The development, described in the current issue of PLoS, marks a milestone in the quest to rapidly and precisely summarize, collate, and index the vast output of scientists… read more

Software finds learning language child’s play

July 26, 2007

A computer program that learns to decode language sounds in a way similar to a baby could shed new light on how humans acquire the ability to talk.

James McClelland, a psychology professor at Stanford University, says his computer algorithm supports the idea that babies systematically sort through sounds until they understand the structure of a language.

Software finds possible anthrax cures

March 11, 2002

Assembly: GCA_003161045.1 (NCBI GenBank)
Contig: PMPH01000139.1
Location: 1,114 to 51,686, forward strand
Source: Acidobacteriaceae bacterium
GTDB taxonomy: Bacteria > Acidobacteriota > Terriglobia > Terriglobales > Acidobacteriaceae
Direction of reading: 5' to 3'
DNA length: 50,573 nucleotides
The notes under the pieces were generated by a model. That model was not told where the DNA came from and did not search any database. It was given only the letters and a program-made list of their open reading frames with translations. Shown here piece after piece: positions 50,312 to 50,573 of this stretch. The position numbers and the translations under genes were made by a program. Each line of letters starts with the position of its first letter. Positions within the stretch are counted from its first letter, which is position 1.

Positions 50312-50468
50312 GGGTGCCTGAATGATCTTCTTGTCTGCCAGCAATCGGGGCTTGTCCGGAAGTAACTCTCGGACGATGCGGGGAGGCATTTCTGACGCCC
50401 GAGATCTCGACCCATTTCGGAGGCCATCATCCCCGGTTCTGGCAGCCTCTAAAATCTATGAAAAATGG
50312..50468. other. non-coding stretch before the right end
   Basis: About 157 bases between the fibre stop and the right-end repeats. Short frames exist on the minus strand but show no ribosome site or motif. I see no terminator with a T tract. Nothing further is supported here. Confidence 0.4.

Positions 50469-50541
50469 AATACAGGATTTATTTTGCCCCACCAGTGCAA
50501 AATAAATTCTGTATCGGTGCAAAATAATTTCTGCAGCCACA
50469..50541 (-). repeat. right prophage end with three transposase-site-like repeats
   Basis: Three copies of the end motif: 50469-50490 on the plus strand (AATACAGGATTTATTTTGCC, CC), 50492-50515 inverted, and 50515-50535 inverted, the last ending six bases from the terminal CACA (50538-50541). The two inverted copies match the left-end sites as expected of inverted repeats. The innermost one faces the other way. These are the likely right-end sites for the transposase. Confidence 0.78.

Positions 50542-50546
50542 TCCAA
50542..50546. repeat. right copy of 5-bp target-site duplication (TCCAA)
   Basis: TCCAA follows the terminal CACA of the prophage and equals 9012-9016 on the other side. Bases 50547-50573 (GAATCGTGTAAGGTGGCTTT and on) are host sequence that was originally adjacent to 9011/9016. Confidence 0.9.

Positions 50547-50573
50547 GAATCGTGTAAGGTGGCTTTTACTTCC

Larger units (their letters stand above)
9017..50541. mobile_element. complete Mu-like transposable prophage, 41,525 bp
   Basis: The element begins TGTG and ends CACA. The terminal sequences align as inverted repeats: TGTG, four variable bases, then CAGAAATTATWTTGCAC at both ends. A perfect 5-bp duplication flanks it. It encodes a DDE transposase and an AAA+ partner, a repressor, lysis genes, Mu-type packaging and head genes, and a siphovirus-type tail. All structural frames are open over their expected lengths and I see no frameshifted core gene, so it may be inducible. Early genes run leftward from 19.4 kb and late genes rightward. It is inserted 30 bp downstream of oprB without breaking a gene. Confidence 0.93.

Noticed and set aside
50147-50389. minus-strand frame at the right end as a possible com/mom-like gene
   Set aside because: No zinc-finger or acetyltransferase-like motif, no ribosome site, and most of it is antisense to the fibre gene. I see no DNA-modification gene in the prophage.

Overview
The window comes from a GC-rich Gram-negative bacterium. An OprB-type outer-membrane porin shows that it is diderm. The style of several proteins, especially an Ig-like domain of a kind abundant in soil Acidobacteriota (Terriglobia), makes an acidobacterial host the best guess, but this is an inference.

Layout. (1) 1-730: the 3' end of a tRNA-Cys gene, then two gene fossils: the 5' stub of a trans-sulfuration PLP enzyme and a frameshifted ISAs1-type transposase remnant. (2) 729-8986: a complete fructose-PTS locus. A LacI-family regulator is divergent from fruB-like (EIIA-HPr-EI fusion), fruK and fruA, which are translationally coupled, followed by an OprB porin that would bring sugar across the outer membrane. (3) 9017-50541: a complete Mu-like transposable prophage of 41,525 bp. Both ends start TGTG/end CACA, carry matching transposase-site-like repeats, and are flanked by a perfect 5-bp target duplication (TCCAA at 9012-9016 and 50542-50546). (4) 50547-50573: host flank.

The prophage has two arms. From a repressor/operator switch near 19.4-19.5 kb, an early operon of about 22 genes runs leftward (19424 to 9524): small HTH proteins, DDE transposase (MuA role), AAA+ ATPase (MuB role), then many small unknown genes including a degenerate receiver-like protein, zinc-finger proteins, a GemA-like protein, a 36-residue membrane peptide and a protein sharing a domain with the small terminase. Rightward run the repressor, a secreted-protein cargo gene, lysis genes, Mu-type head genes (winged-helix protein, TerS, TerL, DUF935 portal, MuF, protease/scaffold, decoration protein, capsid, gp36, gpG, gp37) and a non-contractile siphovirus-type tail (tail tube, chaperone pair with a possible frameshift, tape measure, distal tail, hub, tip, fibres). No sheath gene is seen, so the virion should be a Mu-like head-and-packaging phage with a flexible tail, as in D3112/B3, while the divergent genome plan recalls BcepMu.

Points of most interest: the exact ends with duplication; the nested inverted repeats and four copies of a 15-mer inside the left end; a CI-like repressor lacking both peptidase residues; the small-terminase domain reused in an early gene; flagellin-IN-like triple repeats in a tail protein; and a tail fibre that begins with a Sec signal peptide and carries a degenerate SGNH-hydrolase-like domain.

Scientists, using distributed computing via a million home computers, have come up with 300,000 potential compounds that could be developed as a cure for anthrax.
The project was completed in 24 days, versus years with traditional methods, according to Graham Richards, a chemistry professor at Britain’s Oxford University who helped organize the project.

The list of drug candidates goes to the U.S. Department of Defense and Britain’s Office of… read more

Software gambler takes on the tipsters

December 12, 2002

Software developed by Australian IT researcher Alan McCabe uses a neural network to learn which features of a team’s performance make them winners. The neural network is trained with match data obtained from a national bookmaker, such as a team’s current success rate and the points scored for and against them each week.